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Law and Lene Østermark-Johansen (eds), Victorian and Edwardian Responses to the Italian Renaissance in Journal of the History of Collections, 18 (2006), 294-295---Crowe, Sir Joseph Archer; and Weale, William Henry James, New Dictionary of National Biography (Oxford: Oxford University Press, 2004) [2 entries] ---Newnham College, Cambridge: International Conference, Looted Art and Restitution in the Twentieth Century: Europe in Transnational and Global Perspective, 'The Ghent Altarpiece in the context of war, nationalism and nationhood, 1945 to the present', September 2014---National Gallery, London, Session Chair, 'Primitive Renaissances' Conference: Northern European and Germanic Art at the fin-de-siècle to the 1930s, April 2014 ---Huizinga Instituut, Dutch Research Institute and Graduate School for Cultural History, Winterschool (Royal Netherlands Academy for Arts and Sciences), 'Literary Canons and Public Space Since 1800', January 2010 ---Katholieke Universiteit, Leuven, Belgium: plenary talk for nineteenth century studies group, December 2009---National Gallery, London, Study Day, Re-Reading the Renaissance: Vasari and his Legacy, ‘Rewriting the Renaissance: Vasari and his followers’, October 2009---50th Anniversary Conference, Britain and the Low Countries, University of Sheffield: ‘Picturing Patriotism: The Image of the Artist-Hero in the Nineteenth Century’, in session ‘The Visual Arts and the Historical Imagination’, September 2009---National Gallery, London, Lunchtime Public Lecture, Renaissance Faces: Van Eyck to Titian: ‘Renaissance Faces: Reuniting Van Eyck and his Wife’, April 2009---CAA 97th Annual Conference, Los Angeles: ‘Sign of the Times: Nationalism and the Politics of the Van Eycks’ Ghent Altarpiece’, in ‘The Object of Netherlandish Art', February 2009---National Gallery, London, Study Day, Renaissance Faces: Van Eyck to Titian: ‘Angels and Insects: Artifice and Invention in Renaissance Portraits’, November 2008---National Gallery, London, Study Day, Renaissance Faces: Van Eyck to Titian: ‘Interpretations of an Iconic Image: The Arnolfini Double Portrait’, November 2008---Katholieke Universiteit, Leuven, Belgium: ‘New Romantics: The Image of the Artist-Hero in the Nineteenth Century’, October 2008---AAH 34th Annual Conference, Location: the Museum, the Academy and the Studio, Tate, London: Invited Respondent to session ‘Locating the Renaissance’, April 2008---National Gallery, London: Public Evening Lecture and Book Launch, ‘Inventing Van Eyck: The Remaking of an Artist for the Modern Age’, December 2007---King's College, London, Session Chair, Rethinking Late Style: Art, Literature, Music, Film, November 2007---AAH 31st Annual Conference, Conception: Reception, University of Bristol, ‘True or False?Aesthetics of the Real and Ideal in Van Eyck’s Nineteenth-Century Reception’, April 2005---Henry Moore Institute, Leeds: Public Evening Lecture on Donatello’s reception to coincide with the exhibition, ‘The Place of Relief in the Time of Donatello’, March 2005---Victoria and Albert Museum, London, Conference paper (and convenor), ‘Vasarian Mania in the Nineteenth Century’, Reinventing the Renaissance in the Nineteenth Century, September 2004---AAH 30th Annual Conference, Old or New?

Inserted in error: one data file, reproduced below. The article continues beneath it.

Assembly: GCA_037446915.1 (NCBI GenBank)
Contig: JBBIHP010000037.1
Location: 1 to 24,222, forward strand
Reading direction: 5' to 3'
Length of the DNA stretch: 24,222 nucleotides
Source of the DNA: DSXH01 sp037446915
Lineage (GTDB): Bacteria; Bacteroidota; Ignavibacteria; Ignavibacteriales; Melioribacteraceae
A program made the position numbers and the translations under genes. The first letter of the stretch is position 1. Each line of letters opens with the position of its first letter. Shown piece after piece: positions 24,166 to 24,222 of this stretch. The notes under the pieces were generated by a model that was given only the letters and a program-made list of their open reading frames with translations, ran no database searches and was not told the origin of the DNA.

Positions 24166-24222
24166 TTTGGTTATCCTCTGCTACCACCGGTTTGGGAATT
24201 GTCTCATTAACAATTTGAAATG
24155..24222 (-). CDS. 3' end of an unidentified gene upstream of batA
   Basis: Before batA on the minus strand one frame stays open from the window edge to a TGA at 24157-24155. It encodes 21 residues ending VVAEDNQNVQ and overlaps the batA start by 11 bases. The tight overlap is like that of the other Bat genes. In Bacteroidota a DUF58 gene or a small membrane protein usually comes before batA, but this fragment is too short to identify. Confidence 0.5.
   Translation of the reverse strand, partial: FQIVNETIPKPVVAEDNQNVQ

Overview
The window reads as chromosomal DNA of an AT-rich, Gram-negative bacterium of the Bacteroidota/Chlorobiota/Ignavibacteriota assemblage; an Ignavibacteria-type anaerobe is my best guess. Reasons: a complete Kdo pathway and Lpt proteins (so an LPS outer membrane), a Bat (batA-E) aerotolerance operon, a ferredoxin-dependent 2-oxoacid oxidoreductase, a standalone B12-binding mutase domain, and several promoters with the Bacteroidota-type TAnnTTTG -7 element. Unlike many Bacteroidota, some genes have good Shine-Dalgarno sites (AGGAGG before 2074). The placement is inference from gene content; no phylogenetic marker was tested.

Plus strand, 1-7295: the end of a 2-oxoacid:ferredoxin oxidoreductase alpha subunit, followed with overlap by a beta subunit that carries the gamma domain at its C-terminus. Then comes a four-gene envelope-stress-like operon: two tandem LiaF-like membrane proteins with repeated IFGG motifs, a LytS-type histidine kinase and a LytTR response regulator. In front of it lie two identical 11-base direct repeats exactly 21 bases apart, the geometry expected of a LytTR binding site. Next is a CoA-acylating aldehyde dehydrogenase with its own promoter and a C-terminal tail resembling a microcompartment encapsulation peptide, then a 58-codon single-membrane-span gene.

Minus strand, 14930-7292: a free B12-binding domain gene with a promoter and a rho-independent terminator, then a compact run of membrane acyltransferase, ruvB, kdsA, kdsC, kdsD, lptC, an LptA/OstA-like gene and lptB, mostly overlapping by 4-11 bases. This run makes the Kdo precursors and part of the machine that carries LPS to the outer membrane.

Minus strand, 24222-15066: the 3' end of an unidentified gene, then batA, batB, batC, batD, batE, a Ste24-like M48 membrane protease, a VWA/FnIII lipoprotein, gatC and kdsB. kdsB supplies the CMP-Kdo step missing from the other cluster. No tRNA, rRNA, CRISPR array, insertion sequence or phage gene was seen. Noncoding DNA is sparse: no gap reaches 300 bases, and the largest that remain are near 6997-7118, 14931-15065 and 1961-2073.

After the welcoming remarks, Professor Edward Larson delivered opening remarks about the concept and format of the event.“Supreme Mistakes: Exploring the Most Maligned Decisions in Supreme Court History” was a Pepperdine Law Review Symposium.A man has succeeded in forcing the state to remove his name from its sex offender database after years of litigation, prompting advocates for more-forgiving sex offender laws to lobby for hundreds of others with similar circumstances to get off the registry, too.The state had kept Robert Merle Haines Jr.'s name on the list for months, in defiance of a March ruling from the state's highest court that said that it should be removed.Haines pleaded guilty in 2006 to one count of child sex abuse committed in 1984, when he was a junior high school teacher in Washington County.ARHI 123/124 Fieldwork in the Museum ARHI 125 Introduction to Art History ARHI 112 Art and its Audiences ARHI 122 Lives and Afterlives of Renaissance Artists ARHI 217 Art and Gender ARHI 218/314 Victorian Values ARHI 230/330 European Art 1750-1800 (Sex, Gender and the Family in the Eighteenth Century)ARHI 211/212/309/310 Power, Patronage and Ideology: The Italian Renaissance HIST 259 Research Methods in Visual, Material and Oral History ARHI 236 International Field Trip Module ARHI 306/315 Dissertation MALT 504 Travesty and Tradition: Collecting and Connoisseurship in the Eighteenth Century (MA module)MALT 510 Fictions of Femininity (MA module)MARE 511 Research Methods in Art History (MRes module) University of Reading, External Examiner for BA (Hons) History of Art and Architecture (2010-2012) My main interest is in the reception of the Renaissance and Renaissance artists, 1750 to the present.For me, the reception approach appeals not only because it allows us to identify the historical forces which brought certain artists to light at particular moments long after their lifetimes – often those stellar figures whose status we now take for granted, Van Eyck, Botticelli, Donatello, say – but for what it reveals about the making of art history as a discipline, past and present.